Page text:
Plan 9 and Inferno at the Google Summer of Code

Implementing a Protocol in Mozilla

Creating a Firefox extension is nothing short of an adventure. I was able to get started pretty quickly, thanks to this web-based quick-start wizard, all the boilerplate code was generated in literally no time.

Now, onto the actual functionality of the extension. I have to implement a protocol handler for the 9P protocol, which essentially means you type in “ninep://” and start reading files right off the browser window. (ninep:// because a URL can’t start with a number)

This page provides some useful insights and code snippets on the subject of adding a new protocol handler. I was able to get as far as displaying a Glenda image whenever you type in a URL beginning with ‘ninep’.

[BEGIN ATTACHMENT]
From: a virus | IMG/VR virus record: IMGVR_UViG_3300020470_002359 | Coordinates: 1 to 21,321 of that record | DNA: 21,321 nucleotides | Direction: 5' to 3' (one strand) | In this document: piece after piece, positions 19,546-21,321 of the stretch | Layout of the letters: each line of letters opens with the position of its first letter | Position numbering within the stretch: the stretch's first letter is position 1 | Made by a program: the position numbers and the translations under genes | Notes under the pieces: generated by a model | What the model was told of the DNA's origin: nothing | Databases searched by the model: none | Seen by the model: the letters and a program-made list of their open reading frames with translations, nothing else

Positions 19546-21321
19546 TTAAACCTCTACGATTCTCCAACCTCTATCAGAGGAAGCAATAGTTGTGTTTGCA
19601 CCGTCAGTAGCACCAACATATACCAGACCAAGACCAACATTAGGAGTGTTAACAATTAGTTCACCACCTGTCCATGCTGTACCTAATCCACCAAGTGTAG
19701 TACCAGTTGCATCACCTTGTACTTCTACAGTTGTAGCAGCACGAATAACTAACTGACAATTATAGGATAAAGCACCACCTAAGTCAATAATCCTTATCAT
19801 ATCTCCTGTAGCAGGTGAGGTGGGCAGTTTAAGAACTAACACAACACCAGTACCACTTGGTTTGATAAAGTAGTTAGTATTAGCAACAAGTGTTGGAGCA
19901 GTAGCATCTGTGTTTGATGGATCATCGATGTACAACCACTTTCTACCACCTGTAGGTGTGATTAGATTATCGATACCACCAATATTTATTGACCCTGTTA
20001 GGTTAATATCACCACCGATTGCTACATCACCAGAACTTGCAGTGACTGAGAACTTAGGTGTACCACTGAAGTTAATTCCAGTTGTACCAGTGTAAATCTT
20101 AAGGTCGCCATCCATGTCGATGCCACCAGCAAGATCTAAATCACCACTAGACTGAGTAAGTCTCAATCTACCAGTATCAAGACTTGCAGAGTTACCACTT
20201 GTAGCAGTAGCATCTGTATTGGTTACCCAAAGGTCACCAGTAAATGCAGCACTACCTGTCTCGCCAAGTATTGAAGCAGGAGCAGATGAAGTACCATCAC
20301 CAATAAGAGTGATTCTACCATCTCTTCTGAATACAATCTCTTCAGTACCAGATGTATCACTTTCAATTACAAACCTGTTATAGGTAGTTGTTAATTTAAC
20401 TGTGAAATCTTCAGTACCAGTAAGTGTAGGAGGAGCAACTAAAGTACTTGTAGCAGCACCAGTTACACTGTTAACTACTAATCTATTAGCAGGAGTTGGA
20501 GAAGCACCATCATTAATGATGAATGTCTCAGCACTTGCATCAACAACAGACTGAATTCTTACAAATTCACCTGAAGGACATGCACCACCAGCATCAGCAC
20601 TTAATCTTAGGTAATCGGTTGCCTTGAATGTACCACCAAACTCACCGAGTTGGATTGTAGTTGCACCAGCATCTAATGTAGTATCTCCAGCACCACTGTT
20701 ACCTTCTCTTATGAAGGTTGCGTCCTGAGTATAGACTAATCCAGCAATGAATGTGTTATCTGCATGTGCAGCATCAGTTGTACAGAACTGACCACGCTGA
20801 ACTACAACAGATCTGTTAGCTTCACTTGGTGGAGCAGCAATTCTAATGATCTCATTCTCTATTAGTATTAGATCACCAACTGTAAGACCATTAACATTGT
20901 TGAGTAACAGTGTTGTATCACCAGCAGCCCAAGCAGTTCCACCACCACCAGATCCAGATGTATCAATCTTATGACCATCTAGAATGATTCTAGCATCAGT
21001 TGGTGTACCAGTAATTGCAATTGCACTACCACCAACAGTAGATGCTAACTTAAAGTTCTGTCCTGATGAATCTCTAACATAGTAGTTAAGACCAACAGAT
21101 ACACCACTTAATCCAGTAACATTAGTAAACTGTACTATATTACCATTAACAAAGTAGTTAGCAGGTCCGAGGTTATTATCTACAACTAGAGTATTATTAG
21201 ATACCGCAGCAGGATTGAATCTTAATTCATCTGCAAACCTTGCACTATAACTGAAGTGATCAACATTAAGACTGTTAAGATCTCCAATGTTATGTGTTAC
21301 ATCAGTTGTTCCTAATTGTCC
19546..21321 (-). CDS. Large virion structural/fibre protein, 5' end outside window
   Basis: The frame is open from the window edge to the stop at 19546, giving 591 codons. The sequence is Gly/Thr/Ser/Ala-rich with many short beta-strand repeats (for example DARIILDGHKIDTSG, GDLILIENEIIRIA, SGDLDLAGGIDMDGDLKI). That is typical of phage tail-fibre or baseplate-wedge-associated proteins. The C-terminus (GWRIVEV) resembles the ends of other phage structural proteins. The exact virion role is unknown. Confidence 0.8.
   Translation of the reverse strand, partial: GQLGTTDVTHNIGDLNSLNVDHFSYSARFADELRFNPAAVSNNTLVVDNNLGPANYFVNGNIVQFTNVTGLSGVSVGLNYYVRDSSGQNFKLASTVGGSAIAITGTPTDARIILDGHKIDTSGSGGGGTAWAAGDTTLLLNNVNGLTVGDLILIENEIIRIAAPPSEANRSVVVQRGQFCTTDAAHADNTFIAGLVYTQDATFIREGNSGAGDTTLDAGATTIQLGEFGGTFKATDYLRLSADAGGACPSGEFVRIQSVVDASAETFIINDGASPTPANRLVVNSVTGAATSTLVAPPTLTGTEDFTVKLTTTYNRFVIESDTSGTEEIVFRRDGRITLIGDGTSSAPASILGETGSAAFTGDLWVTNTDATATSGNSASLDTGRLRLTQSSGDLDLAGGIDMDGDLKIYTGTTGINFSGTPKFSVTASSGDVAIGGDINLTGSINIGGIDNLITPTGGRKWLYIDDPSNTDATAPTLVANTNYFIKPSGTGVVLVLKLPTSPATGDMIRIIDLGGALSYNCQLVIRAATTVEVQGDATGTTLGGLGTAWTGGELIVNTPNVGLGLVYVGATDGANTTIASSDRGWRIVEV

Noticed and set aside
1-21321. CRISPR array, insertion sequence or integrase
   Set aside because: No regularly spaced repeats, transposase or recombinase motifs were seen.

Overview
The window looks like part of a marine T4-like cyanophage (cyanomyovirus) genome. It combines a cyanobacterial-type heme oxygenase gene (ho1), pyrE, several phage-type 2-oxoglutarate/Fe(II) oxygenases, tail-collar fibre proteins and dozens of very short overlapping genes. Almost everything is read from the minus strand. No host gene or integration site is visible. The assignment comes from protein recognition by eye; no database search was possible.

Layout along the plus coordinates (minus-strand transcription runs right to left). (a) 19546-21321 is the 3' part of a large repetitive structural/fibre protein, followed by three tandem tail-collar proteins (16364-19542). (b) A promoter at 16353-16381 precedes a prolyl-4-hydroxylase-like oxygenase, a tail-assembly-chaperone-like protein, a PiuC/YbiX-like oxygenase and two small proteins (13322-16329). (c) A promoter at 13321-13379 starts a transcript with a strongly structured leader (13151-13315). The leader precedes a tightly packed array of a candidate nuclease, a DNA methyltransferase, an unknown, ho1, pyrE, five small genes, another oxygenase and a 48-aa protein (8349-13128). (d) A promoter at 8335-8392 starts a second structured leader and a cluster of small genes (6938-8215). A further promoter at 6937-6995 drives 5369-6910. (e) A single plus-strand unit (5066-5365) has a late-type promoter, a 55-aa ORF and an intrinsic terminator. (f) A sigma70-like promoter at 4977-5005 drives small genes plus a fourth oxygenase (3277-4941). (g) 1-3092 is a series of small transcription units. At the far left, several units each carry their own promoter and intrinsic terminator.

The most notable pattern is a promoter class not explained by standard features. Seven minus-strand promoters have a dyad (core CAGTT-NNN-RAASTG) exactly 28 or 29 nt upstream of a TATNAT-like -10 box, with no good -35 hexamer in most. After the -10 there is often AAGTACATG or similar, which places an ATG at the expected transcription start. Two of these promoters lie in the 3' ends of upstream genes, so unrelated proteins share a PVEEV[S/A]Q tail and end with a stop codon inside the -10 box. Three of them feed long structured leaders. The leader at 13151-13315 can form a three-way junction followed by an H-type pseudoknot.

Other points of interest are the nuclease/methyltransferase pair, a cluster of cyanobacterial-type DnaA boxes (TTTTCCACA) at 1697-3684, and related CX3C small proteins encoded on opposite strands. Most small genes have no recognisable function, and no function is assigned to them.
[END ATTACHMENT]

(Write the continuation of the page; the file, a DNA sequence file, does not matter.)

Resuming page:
The way this works is you create an XPCOM component that implements a standard interface. Specifically, the newChannel() method is where all the action is. It receives a URL and you do something and return an nsIChannel. Mozilla provides standard nsIChannel implementations for popular protocols such as http, ftp and even the ubiquitous file://.

The intuitive thing to do here would be to do all my 9P processing in the newChannel() implementation and return a stream in a standard channel. However, that’s not going to work, since newChannel() would then block and the UI would actually freeze until the 9P transaction completes. Sub-optimal.

The “proper” way to do this would be to create my own implementation of nsIChannel. That way I just create a new nsIChannel in newChannel() and be on my way. nsIChannel would then take care of firing callbacks as and when data arrives. There’s somewhere I can start with, and that’s the Mozilla implementation of the finger protocol. It’s written in C++, however, and I need to figure out how I can map the same to JavaScript (via XPConnect).